Bryce Snyder/Mustang News

This represents the opinion of the Mustang News editorial board, which includes J.J. Jenkins, Carly Rickards, Sean McMinn and Olivia DeGennaro. DeGennaro excused herself from the writing of this editorial because of her involvement in Alpha Chi Omega.

Mustang News Editorial Board
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Ending deferred recruitment for fraternities at Cal Poly this fall was a win for gender equality — but that doesn’t mean it was the right decision.

Given both the stresses that come with rushing a fraternity or sorority and the Cal Poly greek community’s history of rule-breaking, deferred rush is right for the university. It protects first-quarter students from the problems that run deep in the fraternity and sorority systems.

In these past three years, we’ve seen women come back to freshman residence halls crying because they didn’t get a bid from the sorority they had their heart set on, despite the fact they only had one week to determine who their sisters would be for the next four years. Some women kick off their freshman year with a rejection, contradicting all the positive things they expect to experience at Cal Poly.

Right now, the first-quarter recruitment process adds stress to the already-tumultuous experience of moving away to college. Requiring greek life to give students the chance to wait a quarter before making a decision that could define their college experience allows these new students to find their niche at Cal Poly first.

Cal Poly is now touting its decision to backpedal on deferred rush as a compromise with the greek community that could bring a new era of responsibility for both administrators and the students involved. Fraternities and sororities, a population Vice President for Student Affairs Keith Humphrey said is “high-risk,” only conceded what should have already been mandatory: stricter risk management policies, health and wellness education for new members and rules for party registration and alcohol management.

Humphrey said he only felt comfortable ending deferred rush because of the new responsibilities placed on the greek community that came with the change. Until those policy shifts were put in place, he said, letting men rush during their first quarter at Cal Poly would have been a poor decision.

There’s little reason to believe, however, that typical greek members will embraces these policies. Both Humphrey and Associated Students, Inc. President Jason Colombini, who brokered the deal between administrators and the greek community in his former role as Interfraternity Council president, said there’s been some discomfort among greek members about their new responsibilities. And we’ve already seen evidence to believe it will be a struggle to implement the changes: The Interfraternity Council missed its deadline during move-in week to form a new risk management policy, and Cal Poly suspended the entire system until a new policy was approved on Tuesday.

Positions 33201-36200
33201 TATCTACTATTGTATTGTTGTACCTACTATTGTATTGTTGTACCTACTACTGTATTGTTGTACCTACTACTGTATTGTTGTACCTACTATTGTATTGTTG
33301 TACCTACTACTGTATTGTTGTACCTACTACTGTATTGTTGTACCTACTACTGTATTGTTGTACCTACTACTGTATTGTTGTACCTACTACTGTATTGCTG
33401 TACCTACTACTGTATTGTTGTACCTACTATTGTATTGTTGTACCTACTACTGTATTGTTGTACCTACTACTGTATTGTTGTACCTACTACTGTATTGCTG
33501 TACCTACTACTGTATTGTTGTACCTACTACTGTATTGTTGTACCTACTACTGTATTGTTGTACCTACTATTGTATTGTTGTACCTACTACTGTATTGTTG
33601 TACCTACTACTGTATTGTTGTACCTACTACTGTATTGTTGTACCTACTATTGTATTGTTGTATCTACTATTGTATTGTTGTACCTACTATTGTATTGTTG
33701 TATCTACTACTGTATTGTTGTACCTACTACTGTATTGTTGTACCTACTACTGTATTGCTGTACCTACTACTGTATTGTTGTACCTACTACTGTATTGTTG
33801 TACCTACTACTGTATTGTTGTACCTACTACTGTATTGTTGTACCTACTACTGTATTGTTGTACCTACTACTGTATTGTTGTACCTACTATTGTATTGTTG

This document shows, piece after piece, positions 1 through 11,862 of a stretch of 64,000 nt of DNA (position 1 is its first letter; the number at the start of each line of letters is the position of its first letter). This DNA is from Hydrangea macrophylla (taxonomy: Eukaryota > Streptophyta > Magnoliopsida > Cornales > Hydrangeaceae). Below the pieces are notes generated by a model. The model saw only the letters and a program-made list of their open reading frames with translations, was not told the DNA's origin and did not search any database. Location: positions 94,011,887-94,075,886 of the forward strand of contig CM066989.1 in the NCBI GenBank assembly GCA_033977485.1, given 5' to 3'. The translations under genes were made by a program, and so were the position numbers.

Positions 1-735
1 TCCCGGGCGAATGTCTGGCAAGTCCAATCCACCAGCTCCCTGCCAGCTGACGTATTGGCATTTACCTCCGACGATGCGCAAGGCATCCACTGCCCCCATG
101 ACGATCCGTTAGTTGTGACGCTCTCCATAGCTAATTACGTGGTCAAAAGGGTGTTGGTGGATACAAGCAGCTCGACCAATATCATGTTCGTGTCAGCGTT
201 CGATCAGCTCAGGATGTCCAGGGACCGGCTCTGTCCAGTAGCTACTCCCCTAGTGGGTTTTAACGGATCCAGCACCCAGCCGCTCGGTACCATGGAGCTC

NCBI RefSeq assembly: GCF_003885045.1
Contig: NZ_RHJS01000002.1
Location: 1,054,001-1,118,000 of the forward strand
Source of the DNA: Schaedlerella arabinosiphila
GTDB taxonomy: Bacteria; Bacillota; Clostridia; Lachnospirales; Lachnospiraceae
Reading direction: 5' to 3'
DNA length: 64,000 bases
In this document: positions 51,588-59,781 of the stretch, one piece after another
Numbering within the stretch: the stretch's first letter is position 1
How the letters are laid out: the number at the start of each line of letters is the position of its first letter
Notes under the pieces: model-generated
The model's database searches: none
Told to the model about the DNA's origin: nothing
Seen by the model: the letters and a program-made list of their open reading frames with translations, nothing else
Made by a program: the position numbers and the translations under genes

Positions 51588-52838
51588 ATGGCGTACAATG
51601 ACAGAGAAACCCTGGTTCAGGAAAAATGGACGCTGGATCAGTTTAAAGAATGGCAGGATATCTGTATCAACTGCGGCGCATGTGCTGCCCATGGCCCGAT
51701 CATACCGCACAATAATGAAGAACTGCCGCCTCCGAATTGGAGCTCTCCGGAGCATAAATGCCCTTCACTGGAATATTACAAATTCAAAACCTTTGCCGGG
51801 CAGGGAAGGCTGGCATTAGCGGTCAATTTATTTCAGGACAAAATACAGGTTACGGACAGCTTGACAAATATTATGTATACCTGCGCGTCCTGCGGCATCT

But it’s not just men that face a problem with first-quarter recruitment.

While the atmosphere of a sorority recruitment is more structured than its fraternity counterpart, it still resulted in the hospitalization of one Alpha Phi sorority recruit for alcohol poisoning in 2011, less than three years after the hazing-related death of freshman Carson Starkey.

The parallels between that incident and Starkey’s death are clear, and they’re frightening for the prospects of full-out greek recruitment during fall quarter.

In both instances, a first-time freshman was encouraged to drink by older students, and both showed symptoms of alcohol poisoning. Both were left unsupervised by older greek members.

Fraternity and sorority members haven’t displayed a change in behavior since these incidents, either. In an early February 2011 report — after Starkey died, but before the Alpha Phi suspension — the North-American Interfraternity Conference labeled alcohol at Cal Poly as “a, and perhaps THE, defining factor of the fraternity/sorority experience.” Later that year, Sigma Phi Epsilon lost its affiliation with Cal Poly following several alcohol violations. And in April 2012, the university temporarily suspended Delta Sigma Phi after a 300-person Playboy-themed party led to two arrests and an investigation by Cal Poly Student Life and Leadership.

This new compromise between administrators and greek life relies on a level of trust the latter has not yet earned.

Since the beginning of his term in 2011, Cal Poly President Jeffrey Armstrong has talked about his concern for the drinking culture at Cal Poly. He’s sent multiple emails to students, one as recent as Sept. 23, highlighting the importance of the Mustang Way: helping one another and taking responsibility in the Cal Poly community.

But by giving young men and women the chance immediately after high school to enamor themselves in the high-pressure and party-driven environments greek life can foster, Cal Poly is opening the door for more trouble.

Everyone hopes the grand compromise will make greek life a safe place for first-quarter students. Unfortunately, it will take maturity from greek members, not policies drafted by their leaders, to do that.

We encourage both concurring and opposing signed letters to the editor. Please send responses to from your Cal Poly email address with your name, year and major included. Responses may be published online and in print. 

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